Another major argument against suggesting that the gospel writers doctored their accounts is that this process would have had to occur during the lifetimes of the apostles.
If the apostles had connived in the process they would have been responsible for deliberately and knowingly altering the teachings of their own master. Yet these were men prepared to lay down their lives for their testimony. Some at least would inevitably have spoken out strongly against any such attempt. And even if they had not done so, the enemies of Christianity would have been quick to point out how the original story had changed. Yet no record exists of such a dispute in the first century.
Those who advocate this view would have us believe that, somehow, all such records were ruthlessly and successfully suppressed. Yet Christianity was widespread by the beginning of the second half of the first century, making such suppression impracticable.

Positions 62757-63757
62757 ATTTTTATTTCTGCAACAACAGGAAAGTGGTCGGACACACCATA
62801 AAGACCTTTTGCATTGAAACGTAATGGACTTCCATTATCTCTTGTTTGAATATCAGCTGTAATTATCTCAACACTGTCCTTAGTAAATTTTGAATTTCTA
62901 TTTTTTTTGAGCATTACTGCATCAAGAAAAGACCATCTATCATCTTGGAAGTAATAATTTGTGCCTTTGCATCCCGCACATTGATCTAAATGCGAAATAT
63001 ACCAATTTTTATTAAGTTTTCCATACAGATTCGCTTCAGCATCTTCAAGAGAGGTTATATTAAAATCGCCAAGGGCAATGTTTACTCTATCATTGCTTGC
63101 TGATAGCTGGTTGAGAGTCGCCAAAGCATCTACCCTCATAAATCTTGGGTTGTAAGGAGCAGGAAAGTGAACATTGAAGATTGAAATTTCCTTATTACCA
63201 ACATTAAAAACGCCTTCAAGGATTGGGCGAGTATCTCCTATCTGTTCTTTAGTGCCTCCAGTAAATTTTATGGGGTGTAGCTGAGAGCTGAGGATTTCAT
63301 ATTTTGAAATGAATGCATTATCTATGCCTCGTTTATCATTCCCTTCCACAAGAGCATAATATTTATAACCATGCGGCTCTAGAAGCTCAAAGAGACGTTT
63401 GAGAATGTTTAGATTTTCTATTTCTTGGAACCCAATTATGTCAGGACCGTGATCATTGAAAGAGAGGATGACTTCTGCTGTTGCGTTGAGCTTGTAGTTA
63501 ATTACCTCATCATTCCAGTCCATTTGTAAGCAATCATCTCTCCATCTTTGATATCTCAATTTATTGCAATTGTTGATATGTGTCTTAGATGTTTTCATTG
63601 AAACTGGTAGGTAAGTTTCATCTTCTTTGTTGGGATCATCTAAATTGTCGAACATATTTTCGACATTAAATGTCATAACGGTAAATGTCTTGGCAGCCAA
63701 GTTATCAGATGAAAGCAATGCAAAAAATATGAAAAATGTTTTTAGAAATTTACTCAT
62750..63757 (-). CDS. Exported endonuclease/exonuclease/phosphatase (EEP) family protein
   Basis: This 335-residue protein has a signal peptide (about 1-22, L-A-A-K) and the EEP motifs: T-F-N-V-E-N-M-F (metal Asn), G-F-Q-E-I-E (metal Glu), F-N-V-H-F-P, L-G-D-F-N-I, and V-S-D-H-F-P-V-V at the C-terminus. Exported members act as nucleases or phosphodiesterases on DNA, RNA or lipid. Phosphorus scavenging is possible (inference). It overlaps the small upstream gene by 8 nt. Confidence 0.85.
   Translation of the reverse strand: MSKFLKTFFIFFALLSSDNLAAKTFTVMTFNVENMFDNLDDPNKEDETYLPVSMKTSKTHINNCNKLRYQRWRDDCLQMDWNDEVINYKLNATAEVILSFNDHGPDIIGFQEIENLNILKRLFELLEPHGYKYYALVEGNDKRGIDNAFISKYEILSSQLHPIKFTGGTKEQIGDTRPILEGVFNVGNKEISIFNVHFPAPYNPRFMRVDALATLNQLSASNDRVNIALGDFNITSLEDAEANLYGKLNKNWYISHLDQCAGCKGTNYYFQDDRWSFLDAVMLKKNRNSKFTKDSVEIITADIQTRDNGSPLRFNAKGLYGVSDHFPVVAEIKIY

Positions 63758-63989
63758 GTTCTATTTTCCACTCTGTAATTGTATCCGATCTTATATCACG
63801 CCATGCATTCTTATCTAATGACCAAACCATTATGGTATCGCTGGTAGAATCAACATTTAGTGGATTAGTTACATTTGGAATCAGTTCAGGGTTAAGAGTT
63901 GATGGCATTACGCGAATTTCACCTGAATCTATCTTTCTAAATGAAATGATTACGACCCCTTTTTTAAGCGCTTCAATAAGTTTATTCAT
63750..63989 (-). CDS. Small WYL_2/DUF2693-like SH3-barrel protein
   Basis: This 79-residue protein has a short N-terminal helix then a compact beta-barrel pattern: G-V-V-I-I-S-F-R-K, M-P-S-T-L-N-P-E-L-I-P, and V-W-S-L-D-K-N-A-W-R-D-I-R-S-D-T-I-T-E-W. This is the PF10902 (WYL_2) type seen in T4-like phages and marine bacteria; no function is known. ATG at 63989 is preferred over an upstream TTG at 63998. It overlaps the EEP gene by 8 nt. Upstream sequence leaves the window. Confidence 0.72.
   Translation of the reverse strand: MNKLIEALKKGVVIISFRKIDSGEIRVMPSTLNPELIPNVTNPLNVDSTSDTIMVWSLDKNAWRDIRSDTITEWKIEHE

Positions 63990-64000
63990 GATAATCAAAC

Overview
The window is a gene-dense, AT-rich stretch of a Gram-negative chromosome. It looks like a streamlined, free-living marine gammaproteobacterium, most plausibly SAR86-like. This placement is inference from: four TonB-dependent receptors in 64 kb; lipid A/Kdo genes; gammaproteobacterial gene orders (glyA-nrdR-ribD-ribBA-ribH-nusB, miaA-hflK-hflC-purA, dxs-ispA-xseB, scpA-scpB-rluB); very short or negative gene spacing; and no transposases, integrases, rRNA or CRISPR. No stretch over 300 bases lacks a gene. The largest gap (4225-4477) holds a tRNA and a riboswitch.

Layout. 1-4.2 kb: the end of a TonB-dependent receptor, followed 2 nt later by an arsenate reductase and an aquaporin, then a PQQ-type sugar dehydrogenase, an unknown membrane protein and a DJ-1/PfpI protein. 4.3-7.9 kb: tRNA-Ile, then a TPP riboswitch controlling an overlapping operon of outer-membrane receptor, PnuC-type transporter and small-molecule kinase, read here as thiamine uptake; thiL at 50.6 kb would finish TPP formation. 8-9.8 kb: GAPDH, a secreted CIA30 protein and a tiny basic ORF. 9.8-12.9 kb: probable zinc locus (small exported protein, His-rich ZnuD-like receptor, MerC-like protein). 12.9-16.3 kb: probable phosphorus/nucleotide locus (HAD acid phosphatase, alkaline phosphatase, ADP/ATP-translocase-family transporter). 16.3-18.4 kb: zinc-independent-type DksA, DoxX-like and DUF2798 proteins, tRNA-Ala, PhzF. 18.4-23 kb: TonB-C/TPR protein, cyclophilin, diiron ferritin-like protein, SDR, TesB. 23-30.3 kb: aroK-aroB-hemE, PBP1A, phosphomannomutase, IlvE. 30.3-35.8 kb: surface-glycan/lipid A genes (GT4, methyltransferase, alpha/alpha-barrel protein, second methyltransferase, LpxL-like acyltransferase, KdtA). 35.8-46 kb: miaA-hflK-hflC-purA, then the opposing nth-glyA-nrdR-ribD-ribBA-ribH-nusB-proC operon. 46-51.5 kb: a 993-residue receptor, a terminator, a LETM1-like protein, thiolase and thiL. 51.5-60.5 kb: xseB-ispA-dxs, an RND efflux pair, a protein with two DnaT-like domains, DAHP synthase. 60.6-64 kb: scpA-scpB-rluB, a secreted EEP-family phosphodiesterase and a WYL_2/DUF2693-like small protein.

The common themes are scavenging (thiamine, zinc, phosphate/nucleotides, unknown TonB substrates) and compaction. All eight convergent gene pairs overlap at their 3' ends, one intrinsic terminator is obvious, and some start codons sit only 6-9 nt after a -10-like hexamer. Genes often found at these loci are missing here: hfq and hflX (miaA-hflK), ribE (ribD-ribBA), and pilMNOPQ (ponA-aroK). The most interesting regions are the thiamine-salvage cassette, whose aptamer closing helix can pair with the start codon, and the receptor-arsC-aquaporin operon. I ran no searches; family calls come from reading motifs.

The NT documents do in fact make reference to some areas of doctrinal disagreement in later years. The issue of whether or not Christians should follow the Old Testament regulations was a major issue, for example, and there are many references to it. But the only mention of dispute with regard to the gospels or the essential facts of Jesus’ life and teaching during this period concern a few individuals, far removed from the events themselves. For example, 1 John 4:2-3 and 2 John 1:7 mention deceivers who denied that Jesus had come in the flesh: but it is clear that this represented a denial of accepted Christian belief and is almost certainly an allusion to the Gnostic heresy that appeared in Greek, rather than Jewish, circles towards the end of the first century.
Likewise, there are plenty of records of doctrinal disputes, heresies, etc., in surviving church records from the second century onwards. So, for any significant alteration of Christian doctrine to have occurred without leaving any trace of the controversy that would inevitably have resulted is just not credible.